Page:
16. Amazing that I did not get around to reading this classic before! But better late than never and it is shocking. Published in 1967 I dare you to find any book whose vision to such an extent heralds and encompasses our current struggles with adapting culture to the speed of digital. Sure McLuhan deals with the 'electrical' media of his time, but his clear analysis makes it easy to extrapolate to the digital age. His insistence that electrical media forces us to live mythically even taps into the [...]


    17. "In the name of 'progress' our official culture is striving to force the new media to do the work of the old.'Ik zou het hele boek kunnen citeren, maar dat zou het plezier van het lezen teniet doen. McLuhan was zijn tijd mijlenver vooruit en maakt The Medium is the Massage verplichte kost voor iedereen die geïnteresseerd is in beeldcultuur, televisie of het internet.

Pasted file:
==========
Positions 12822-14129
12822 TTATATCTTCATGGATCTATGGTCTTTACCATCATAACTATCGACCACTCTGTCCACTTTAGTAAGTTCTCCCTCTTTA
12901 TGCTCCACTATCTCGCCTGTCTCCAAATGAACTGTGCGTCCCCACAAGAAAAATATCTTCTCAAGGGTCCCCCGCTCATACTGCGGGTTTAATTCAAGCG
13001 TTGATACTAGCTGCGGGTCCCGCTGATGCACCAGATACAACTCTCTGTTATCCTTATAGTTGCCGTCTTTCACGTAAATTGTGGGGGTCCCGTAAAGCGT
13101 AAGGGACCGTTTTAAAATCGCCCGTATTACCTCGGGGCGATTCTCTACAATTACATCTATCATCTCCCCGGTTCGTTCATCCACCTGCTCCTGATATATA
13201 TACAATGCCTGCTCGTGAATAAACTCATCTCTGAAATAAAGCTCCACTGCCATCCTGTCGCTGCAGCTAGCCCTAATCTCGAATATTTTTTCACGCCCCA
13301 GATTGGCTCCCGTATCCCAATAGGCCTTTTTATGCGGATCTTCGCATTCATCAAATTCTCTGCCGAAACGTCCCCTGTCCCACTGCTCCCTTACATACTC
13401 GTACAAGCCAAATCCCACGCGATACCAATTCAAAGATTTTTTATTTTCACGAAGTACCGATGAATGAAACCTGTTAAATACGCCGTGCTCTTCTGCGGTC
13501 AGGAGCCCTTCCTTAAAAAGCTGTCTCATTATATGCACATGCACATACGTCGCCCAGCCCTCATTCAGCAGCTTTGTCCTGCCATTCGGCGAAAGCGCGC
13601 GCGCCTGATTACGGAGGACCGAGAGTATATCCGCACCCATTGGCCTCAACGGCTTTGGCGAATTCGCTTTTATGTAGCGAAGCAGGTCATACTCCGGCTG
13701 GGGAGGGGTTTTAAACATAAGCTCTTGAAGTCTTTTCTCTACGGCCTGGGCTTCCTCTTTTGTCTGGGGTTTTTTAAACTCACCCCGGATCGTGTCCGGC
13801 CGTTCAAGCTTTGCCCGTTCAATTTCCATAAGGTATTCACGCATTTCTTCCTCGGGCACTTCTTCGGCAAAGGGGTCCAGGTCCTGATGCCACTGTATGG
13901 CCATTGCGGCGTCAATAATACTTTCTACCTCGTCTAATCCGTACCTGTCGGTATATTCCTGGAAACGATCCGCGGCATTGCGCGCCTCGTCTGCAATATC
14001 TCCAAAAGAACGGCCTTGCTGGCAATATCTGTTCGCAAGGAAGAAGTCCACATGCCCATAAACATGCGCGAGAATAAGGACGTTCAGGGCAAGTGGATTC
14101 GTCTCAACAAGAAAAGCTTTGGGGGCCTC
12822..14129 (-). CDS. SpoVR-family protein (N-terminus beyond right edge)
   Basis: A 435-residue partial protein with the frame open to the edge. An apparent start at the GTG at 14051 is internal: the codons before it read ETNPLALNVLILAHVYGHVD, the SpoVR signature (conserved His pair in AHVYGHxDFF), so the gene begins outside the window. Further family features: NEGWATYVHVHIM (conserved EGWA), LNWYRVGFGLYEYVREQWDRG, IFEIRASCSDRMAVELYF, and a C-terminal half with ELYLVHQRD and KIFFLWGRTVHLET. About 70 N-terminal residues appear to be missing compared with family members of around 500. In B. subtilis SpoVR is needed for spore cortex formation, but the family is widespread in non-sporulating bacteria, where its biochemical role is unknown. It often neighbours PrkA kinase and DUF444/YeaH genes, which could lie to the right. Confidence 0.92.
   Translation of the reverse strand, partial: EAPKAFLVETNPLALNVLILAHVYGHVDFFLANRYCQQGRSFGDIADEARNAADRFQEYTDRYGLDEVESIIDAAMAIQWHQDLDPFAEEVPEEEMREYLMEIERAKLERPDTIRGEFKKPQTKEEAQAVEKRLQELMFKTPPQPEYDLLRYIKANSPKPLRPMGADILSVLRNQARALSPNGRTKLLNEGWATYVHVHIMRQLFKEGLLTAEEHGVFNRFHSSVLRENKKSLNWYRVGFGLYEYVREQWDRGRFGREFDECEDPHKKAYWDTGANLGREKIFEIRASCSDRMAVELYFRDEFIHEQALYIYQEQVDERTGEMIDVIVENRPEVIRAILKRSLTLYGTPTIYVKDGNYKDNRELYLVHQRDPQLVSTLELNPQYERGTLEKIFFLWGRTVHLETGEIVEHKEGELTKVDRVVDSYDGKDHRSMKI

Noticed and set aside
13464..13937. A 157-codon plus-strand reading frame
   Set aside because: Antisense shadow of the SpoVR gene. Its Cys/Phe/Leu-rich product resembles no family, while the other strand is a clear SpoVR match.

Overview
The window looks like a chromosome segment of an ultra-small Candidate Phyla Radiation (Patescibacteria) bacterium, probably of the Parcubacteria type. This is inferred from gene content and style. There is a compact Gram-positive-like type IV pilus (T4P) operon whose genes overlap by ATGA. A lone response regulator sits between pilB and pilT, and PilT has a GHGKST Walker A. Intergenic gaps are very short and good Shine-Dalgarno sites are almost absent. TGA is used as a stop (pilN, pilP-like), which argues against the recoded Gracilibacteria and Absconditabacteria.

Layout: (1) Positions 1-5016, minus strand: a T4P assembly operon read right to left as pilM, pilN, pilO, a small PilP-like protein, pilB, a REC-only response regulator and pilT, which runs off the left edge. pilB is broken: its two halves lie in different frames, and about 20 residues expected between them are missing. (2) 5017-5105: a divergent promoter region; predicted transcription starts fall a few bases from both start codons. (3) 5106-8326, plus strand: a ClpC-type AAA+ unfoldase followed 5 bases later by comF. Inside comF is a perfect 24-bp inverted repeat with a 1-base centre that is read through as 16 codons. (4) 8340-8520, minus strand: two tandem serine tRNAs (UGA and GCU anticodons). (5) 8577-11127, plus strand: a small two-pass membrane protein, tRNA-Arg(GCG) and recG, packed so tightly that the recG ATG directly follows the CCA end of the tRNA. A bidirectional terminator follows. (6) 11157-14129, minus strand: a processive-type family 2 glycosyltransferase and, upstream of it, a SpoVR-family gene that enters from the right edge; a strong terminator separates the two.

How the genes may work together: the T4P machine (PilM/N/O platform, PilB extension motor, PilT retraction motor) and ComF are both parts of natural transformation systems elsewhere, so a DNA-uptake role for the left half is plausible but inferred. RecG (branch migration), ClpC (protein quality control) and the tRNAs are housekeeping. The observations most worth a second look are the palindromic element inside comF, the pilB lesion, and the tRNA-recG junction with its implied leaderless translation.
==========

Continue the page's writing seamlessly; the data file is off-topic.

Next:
18. I was really bummed when I found this because the titular pun had come to me on the toilet about a month earlier, and I could no longer be proud of my presumed invention.


    19. I hate it when my review is above the global average but, come on! MCLUHAN!"There is absolutely no inevitability as long as there is a willingness to contemplate what is happening."


    20. Only good if you don't take it as serious politics/cultural studies, and even then it's pretty ridiculous. A lot of it looks absurd in the context of the 40 odd years of technological and political. development since this was written. The idea that modern technology is particularly liberating, especially, doesn't look like much now. It's weird because he seems to make comments every so often which show the essential similarity between modern technology and older technology but he doesn't let it [...]